This is a book about Irish nationalism and how Irish nationalists developed their own conception of the Irish race. Bruce Nelson begins with an exploration of the discourse of race--from the nineteenth--century belief that "race is everything" to the more recent argument that there are no races. He focuses on how English observers constructed the "native" and Catholic Irish as uncivilized and savage, and on the racialization of the Irish in the nineteenth century, especially in Britain and the United States, where Irish immigrants were often portrayed in terms that had been applied mainly to enslaved Africans and their descendants.
Most of the book focuses on how the Irish created their own identity--in the context of slavery and abolition, empire, and revolution. Since the Irish were a dispersed people, this process unfolded not only in Ireland, but in the United States, Britain, Australia, South Africa, and other countries. Many nationalists were determined to repudiate anything that could interfere with the goal of building a united movement aimed at achieving full independence for Ireland. But others, including men and women who are at the heart of this study, believed that the Irish struggle must create a more inclusive sense of Irish nationhood and stand for freedom everywhere. Nelson pays close attention to this argument within Irish nationalism, and to the ways it resonated with nationalists worldwide, from India to the Caribbean.
Bruce Nelson is professor emeritus of history at Dartmouth College. He is the author of Divided We Stand: American Workers and the Struggle for Black Equality (Princeton) and Workers on the Waterfront: Seamen, Longshoremen, and Unionism in the 1930s.
"This is . . . a most impressive study, not only for its breathtaking scope and Nelson's command of such vast and varied scholarship but for pointing to many unexplored directions for future comparative and transnational studies. This book is a welcome addition to the literature on Irish nationalism and on the construction of group identity."--Patrick Furlong, Nationalism and Ethnic Politics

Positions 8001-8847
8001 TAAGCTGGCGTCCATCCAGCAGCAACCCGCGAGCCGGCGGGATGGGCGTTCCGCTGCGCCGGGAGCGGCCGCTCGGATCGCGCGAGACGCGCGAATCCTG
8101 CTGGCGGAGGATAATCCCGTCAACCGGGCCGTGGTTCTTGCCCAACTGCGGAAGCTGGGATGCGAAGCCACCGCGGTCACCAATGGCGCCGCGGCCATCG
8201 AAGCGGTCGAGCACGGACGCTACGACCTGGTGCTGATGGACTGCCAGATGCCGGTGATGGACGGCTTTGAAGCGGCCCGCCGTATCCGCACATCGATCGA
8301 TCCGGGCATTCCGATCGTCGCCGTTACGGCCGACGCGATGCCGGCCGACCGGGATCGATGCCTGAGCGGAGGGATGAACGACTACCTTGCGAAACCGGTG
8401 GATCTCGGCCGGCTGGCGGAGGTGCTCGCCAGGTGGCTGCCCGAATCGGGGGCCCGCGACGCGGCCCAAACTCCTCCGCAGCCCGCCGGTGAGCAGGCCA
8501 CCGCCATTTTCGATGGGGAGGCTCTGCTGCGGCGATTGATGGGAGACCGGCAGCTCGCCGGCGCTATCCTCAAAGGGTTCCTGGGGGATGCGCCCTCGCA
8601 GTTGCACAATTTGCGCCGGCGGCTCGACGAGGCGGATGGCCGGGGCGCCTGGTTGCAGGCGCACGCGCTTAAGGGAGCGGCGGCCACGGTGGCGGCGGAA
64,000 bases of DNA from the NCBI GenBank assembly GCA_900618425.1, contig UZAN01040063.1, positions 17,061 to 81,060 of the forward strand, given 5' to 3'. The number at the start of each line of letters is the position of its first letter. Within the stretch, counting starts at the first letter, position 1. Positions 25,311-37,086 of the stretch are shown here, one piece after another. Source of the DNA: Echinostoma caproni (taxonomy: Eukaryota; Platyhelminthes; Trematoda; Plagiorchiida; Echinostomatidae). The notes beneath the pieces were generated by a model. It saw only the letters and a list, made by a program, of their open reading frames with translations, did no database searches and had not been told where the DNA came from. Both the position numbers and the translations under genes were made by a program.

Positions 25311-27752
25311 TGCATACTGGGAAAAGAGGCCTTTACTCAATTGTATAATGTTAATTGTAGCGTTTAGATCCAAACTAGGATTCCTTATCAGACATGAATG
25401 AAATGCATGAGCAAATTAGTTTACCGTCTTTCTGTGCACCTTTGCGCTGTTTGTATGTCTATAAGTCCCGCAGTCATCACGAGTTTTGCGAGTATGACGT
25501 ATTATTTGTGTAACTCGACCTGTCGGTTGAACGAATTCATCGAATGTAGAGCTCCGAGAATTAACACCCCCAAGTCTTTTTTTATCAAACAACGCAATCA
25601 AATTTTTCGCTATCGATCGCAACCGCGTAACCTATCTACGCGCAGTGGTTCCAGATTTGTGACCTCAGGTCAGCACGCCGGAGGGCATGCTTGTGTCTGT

"Nelson's book is a timely chronology of the quest by both foreigners and the Irish themselves to define and redefine race and identity."--Lar Joye, History Ireland
"Irish Nationalists and the Making of the Irish Race is . . . a wide-ranging work rooted in large volumes of both primary and secondary sources. It succeeds in broadening our understanding of Irish identity by digging up new and interesting intellectual connections between Irish nationalists and the outside world in the nineteenth and twentieth centuries."--Cian McMahon, New Hibernia Review
"The whole book . . . rests on a solid base of original research and analysis. Even when we may be familiar in outline with some of the incidents [Nelson] recounts . . . this book enriches our understanding."--Patrick Maume, Irish Historical Studies
"This is an important book that will chart a way forward to a fuller and more complex understanding of the role of race in Irish nationalist ideology."--Michael de Nie, American Historical Review
"This is a brilliant history of British imperial white racism and Irish resistance to it--and cooperation with it--in Ireland and the United States. From Frederick Douglass and Daniel O'Connell in the nineteenth century to Marcus Garvey and Liam Mellows in the twentieth, we are given here a pathbreaking account of a still unfinished struggle."--Seamus Deane, Keough Emeritus Professor of Irish Studies, University of Notre Dame
Table of Contents
Another Princeton book authored or coauthored by Bruce Nelson: